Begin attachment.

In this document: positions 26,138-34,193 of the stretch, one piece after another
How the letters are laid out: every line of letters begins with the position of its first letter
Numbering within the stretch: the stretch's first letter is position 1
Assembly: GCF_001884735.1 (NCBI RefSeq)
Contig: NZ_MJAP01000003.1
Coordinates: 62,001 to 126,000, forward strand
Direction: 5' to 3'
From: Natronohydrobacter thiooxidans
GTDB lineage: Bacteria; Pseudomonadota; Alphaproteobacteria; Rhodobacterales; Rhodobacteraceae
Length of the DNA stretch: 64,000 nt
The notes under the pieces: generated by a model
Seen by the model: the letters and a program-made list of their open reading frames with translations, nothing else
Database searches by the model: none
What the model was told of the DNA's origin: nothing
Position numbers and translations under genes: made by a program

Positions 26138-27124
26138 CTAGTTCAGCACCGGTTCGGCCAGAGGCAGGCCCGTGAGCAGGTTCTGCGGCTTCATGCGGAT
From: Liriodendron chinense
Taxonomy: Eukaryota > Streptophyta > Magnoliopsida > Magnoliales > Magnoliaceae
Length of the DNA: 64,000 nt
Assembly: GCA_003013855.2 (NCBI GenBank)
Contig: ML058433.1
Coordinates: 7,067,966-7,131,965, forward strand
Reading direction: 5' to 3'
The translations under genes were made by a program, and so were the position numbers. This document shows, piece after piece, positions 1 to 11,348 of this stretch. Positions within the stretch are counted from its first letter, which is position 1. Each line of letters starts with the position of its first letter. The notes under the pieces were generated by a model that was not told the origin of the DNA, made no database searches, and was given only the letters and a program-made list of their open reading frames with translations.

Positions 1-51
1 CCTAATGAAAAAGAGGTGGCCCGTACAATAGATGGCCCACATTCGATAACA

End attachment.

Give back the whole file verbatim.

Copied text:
In this document: positions 26,138-34,193 of the stretch, one piece after another
How the letters are laid out: every line of letters begins with the position of its first letter
Numbering within the stretch: the stretch's first letter is position 1
Assembly: GCF_001884735.1 (NCBI RefSeq)
Contig: NZ_MJAP01000003.1
Coordinates: 62,001 to 126,000, forward strand
Direction: 5' to 3'
From: Natronohydrobacter thiooxidans
GTDB lineage: Bacteria; Pseudomonadota; Alphaproteobacteria; Rhodobacterales; Rhodobacteraceae
Length of the DNA stretch: 64,000 nt
The notes under the pieces: generated by a model
Seen by the model: the letters and a program-made list of their open reading frames with translations, nothing else
Database searches by the model: none
What the model was told of the DNA's origin: nothing
Position numbers and translations under genes: made by a program

Positions 26138-27124
26138 CTAGTTCAGCACCGGTTCGGCCAGAGGCAGGCCCGTGAGCAGGTTCTGCGGCTTCATGCGGAT
From: Liriodendron chinense
Taxonomy: Eukaryota > Streptophyta > Magnoliopsida > Magnoliales > Magnoliaceae
Length of the DNA: 64,000 nt
Assembly: GCA_003013855.2 (NCBI GenBank)
Contig: ML058433.1
Coordinates: 7,067,966-7,131,965, forward strand
Reading direction: 5' to 3'
The translations under genes were made by a program, and so were the position numbers. This document shows, piece after piece, positions 1 to 11,348 of this stretch. Positions within the stretch are counted from its first letter, which is position 1. Each line of letters starts with the position of its first letter. The notes under the pieces were generated by a model that was not told the origin of the DNA, made no database searches, and was given only the letters and a program-made list of their open reading frames with translations.

Positions 1-51
1 CCTAATGAAAAAGAGGTGGCCCGTACAATAGATGGCCCACATTCGATAACA